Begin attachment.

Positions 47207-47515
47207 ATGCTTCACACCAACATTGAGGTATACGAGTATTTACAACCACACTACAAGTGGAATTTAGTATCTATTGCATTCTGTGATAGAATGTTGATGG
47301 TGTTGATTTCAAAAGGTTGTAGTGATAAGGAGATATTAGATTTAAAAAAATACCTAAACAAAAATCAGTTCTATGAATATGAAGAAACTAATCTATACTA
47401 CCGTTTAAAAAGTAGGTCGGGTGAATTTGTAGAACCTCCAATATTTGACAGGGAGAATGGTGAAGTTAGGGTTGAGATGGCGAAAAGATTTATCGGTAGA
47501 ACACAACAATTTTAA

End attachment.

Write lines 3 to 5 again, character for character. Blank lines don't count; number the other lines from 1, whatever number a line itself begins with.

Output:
47301 TGTTGATTTCAAAAGGTTGTAGTGATAAGGAGATATTAGATTTAAAAAAATACCTAAACAAAAATCAGTTCTATGAATATGAAGAAACTAATCTATACTA
47401 CCGTTTAAAAAGTAGGTCGGGTGAATTTGTAGAACCTCCAATATTTGACAGGGAGAATGGTGAAGTTAGGGTTGAGATGGCGAAAAGATTTATCGGTAGA
47501 ACACAACAATTTTAA